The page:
A significant portion of arguments in favor of this technique reveals core flaws in the conventional teaching methods that are based on the fact that children need to work hard to become educated. The lack of extrinsic motivation is a notable feature that was not previously considered as a viable option for childhood educational facilities. However, the success of the Montessori method shatters this idea, pointing out that feedback-based performance promotes following goals that are the easiest to perform (Lillard et al., 2017). At the same time, the Montessori technique gives students the ability to focus on what might be harder to master yet more fruitful later in life (Lillard et al., 2017). Therefore, this method increases both satisfaction from the current tasks and the motivation to master something that is meaningful for a student.
The last argument in favor of the Montessori method is the evidence of its efficiency from the past results. It is highly convincing that this technique positively affects one’s creativity when people learn that the founders of Google, Amazon, Wikipedia, and other overwhelmingly successful projects attended Montessori classes (Lillard et al., 2017). While it is arguable that decisions can be made based on this evidence, it supports the idea that freedom is beneficial for child development at that stage.
Parents’ Perceptions of the Montessori Method
Since parents are the crucial stakeholders in their child’s education, their perceptions must be valued as well. The study by Lillard et al. (2017) has shown that the majority of participant parents found this method to be “effective in their children acquiring positive behavior,” such as assertiveness, autonomy, and self-confidence (p. 11). However, these views are often distorted by schools that use the Montessori method as a temporary intervention since parents are commonly left without proper knowledge regarding the program and its exact benefits (Lillard et al., 2020). It also appears possible for parents to remain highly critical of this system due to the perceived imbalance in Montessori curriculums. As their child will be given more freedom, some people may be fearing that crucial knowledge may be left unexplored entirely.
Despite its apparent benefits outlined in this paper, there are troublesome points that may hinder the mass application of the Montessori method. As has been noted, it is difficult for educational facilities to adequately address parents’ concerns regarding the opportunities that this method gives to their children. Having experienced the conventional educational process themselves, parents often expect to receive similar reports of their children’s successes from school in a clear and concise form (Lillard et al., 2020). While such demands are not unreasonable, they imply the need for closer cooperation between schools and parents that will allow the latter to give an insight into students’ activities and progress.
The second concern that often puts educational facilities off is the structural complexity of Montessori lessons. Curriculums must be highly individualized alongside ith the class equipment, making schools spend significantly more finances on educational accessories (Lillard et al., 2020). New requirements for teachers play a major role as well since the dimensions of teacher-student interaction are entirely different from the regular classes. Support that must be provided to children throughout Montessori programs calls for higher standards of emotional intelligence among educators.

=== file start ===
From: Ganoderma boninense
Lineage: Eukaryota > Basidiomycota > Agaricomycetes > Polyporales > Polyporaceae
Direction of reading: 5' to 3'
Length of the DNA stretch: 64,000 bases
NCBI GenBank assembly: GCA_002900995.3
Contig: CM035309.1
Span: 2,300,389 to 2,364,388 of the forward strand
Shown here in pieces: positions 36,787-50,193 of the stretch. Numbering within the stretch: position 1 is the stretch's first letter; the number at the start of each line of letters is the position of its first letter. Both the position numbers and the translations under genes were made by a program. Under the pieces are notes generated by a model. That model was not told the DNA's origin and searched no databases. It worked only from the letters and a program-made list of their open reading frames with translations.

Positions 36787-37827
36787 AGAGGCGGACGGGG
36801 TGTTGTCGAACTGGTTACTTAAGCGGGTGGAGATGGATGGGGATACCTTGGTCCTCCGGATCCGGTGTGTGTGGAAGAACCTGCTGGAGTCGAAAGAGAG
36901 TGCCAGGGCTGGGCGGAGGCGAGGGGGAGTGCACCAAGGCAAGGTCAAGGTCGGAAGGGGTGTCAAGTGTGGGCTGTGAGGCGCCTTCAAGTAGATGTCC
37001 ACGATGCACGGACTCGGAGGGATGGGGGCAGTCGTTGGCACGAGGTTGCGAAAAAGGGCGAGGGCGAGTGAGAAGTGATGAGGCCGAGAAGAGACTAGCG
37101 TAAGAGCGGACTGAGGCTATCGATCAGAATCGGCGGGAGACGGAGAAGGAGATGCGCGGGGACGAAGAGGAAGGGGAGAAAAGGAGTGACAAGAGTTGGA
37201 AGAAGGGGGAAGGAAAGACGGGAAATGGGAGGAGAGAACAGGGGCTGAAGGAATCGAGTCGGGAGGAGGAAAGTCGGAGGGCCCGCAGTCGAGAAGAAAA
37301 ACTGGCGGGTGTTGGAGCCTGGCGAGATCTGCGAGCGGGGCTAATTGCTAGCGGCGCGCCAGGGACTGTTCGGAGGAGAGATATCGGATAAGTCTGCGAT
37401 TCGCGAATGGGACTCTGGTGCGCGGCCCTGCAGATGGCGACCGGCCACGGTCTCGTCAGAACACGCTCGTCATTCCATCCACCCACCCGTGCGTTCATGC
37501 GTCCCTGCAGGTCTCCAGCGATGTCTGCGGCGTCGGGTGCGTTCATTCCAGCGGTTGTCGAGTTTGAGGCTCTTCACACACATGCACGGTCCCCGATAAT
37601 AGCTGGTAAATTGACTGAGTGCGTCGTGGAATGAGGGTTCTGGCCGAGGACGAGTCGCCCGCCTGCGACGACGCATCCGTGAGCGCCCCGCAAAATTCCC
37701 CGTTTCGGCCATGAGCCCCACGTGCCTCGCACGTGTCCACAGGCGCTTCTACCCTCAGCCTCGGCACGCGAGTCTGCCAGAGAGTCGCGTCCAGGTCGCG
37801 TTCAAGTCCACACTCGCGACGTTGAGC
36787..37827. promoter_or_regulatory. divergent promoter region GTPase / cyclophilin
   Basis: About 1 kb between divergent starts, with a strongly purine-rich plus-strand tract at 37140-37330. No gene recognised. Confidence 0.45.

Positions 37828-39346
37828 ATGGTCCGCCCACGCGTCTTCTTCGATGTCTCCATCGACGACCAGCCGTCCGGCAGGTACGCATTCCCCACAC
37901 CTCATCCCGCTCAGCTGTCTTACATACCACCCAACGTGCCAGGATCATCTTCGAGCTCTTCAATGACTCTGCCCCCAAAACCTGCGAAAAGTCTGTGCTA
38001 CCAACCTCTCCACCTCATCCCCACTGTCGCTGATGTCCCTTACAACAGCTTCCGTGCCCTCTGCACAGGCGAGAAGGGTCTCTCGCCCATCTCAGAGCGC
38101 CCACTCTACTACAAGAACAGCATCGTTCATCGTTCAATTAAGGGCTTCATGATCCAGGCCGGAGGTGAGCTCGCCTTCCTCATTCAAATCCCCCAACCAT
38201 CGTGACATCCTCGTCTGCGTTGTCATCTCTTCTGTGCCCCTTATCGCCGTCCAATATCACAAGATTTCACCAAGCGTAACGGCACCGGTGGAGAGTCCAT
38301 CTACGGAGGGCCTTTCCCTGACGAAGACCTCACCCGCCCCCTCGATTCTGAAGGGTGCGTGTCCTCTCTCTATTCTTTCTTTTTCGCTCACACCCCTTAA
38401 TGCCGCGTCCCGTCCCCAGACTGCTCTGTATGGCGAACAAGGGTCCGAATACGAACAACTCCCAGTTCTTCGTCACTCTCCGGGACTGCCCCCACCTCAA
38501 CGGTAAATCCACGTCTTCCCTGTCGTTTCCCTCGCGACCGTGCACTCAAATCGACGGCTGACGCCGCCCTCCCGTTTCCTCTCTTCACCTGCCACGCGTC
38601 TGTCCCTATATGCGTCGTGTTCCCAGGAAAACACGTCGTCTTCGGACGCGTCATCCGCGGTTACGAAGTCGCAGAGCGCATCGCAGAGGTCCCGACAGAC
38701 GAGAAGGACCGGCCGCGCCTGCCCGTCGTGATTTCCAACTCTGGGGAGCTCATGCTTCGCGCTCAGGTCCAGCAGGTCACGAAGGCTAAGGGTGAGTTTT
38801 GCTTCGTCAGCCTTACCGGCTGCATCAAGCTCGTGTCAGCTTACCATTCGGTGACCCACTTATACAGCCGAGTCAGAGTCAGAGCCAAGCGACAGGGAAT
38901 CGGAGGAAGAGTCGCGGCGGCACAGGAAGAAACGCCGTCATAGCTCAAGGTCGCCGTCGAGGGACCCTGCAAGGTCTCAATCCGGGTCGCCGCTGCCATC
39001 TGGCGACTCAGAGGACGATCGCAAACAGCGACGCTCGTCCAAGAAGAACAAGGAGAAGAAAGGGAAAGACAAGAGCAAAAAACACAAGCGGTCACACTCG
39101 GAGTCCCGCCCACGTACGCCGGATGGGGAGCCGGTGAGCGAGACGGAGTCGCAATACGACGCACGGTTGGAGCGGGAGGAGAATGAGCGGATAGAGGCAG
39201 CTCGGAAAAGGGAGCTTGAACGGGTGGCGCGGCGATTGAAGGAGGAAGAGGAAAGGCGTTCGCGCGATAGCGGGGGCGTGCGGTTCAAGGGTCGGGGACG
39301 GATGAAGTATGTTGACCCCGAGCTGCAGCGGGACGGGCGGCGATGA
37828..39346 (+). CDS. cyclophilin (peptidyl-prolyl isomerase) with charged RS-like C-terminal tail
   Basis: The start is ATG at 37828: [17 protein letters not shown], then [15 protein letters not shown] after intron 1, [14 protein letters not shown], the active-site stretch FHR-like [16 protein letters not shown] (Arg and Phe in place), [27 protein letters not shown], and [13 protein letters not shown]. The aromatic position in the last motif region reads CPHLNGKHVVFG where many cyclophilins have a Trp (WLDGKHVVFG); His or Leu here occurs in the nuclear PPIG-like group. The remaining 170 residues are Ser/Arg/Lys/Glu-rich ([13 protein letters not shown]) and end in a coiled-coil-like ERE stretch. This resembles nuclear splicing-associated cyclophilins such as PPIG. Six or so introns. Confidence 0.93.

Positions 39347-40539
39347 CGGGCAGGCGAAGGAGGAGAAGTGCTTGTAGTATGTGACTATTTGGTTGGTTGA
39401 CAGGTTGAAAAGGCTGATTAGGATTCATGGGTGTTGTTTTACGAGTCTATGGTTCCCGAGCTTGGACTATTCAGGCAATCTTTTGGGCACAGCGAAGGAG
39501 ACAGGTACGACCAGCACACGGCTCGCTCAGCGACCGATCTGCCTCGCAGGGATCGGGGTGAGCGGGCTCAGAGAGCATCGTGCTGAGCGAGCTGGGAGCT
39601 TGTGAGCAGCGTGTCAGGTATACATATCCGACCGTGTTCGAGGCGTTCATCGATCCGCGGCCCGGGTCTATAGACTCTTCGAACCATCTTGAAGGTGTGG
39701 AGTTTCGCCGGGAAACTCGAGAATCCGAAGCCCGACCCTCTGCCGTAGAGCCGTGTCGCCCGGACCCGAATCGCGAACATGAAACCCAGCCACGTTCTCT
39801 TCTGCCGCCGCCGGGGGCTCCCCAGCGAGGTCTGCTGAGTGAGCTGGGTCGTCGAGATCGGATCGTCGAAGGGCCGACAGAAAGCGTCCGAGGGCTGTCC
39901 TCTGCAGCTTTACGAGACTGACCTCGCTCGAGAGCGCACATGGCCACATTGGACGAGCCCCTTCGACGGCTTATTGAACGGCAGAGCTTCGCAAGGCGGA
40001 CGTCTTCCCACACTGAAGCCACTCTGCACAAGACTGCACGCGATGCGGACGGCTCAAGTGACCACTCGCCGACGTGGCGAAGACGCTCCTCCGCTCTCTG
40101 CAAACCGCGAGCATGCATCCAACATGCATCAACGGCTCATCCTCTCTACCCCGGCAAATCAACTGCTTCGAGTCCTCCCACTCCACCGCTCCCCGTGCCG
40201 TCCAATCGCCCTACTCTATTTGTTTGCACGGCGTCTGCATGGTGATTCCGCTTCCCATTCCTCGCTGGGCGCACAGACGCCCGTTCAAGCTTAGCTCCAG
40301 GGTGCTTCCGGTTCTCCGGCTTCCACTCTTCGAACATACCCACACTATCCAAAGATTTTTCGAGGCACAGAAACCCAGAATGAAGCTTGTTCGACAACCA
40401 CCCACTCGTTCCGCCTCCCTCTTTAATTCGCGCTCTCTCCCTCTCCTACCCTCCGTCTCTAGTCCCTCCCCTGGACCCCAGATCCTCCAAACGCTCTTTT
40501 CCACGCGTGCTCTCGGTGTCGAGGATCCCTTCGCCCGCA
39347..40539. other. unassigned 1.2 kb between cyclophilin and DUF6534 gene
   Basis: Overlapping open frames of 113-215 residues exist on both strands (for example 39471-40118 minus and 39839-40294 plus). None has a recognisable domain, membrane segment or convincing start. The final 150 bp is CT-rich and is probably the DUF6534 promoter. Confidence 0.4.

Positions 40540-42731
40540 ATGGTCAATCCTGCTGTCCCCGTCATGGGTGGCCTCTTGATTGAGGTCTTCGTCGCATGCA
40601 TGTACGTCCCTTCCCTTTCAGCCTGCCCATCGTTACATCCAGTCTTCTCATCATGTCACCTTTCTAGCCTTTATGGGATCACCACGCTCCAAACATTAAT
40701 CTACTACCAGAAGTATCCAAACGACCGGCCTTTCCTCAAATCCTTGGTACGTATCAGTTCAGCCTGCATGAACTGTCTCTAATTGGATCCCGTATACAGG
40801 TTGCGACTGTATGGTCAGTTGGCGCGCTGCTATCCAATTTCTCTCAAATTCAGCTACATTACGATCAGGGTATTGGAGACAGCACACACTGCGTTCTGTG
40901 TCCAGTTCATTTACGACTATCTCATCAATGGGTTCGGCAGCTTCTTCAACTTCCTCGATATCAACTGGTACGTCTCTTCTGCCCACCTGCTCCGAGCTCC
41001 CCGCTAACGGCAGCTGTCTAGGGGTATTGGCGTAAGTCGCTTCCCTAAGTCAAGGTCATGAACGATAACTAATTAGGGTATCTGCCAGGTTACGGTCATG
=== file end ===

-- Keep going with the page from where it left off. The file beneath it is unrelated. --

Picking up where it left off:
In conclusion, the Montessori technique provides a unique opportunity for children to develop skills that they are drawn to due to their natural curiosity and the strive to explore the world. The article by Angeline Lillard explores many opportunities that this method provides and criticizes public schools for lagging behind the modern studies that show the prominent results of the Montessori method. However, the popularity of this approach is steadily growing, as many educational facilities began to recognize evidence of the superior outcomes for children and the positive impact on their development after studying in Montessori classes. There is a definite need to usher people to adopt this method into public schools to improve equality, promote passion, and encourage social interactions between children without unnecessary constraints. The analysis of the collected evidence reveals that the barriers for implementation are either superficial or resolvable within a reasonable time period.
Denervaud, S., Knebel, J., Hagmann, P., & Gentaz, E. (2019). Beyond executive functions, creativity skills benefit academic outcomes: Insights from Montessori education. PLOS ONE, 14(11), e0225319. Web.
Dereli İman, E., Danişman, Ş., Demircan, Z. A., & Yaya, D. (2017). The effect of the Montessori education method on pre-school children’s social competence – behaviour and emotion regulation skills. Early Child Development and Care, 189(9), 1494-1508. Web.
Kiran, I., Macun, B., Agrin, Y., & Ulutas, İ. (2021). Montessori method in early childhood education: A systematic review. Cukurova University Faculty of Education Journal, 50(2), 1154-1183. Web.
Lillard, A. S. (2020). Montessori as an alternative early childhood education. Early Child Development and Care, 191(7-8), 1196-1206. Web.
Lillard, A. S., Heise, M. J., Richey, E. M., Tong, X., Hart, A., & Bray, P. M. (2017). Montessori preschool elevates and equalizes child outcomes: A longitudinal study. Frontiers in Psychology, 8. Web.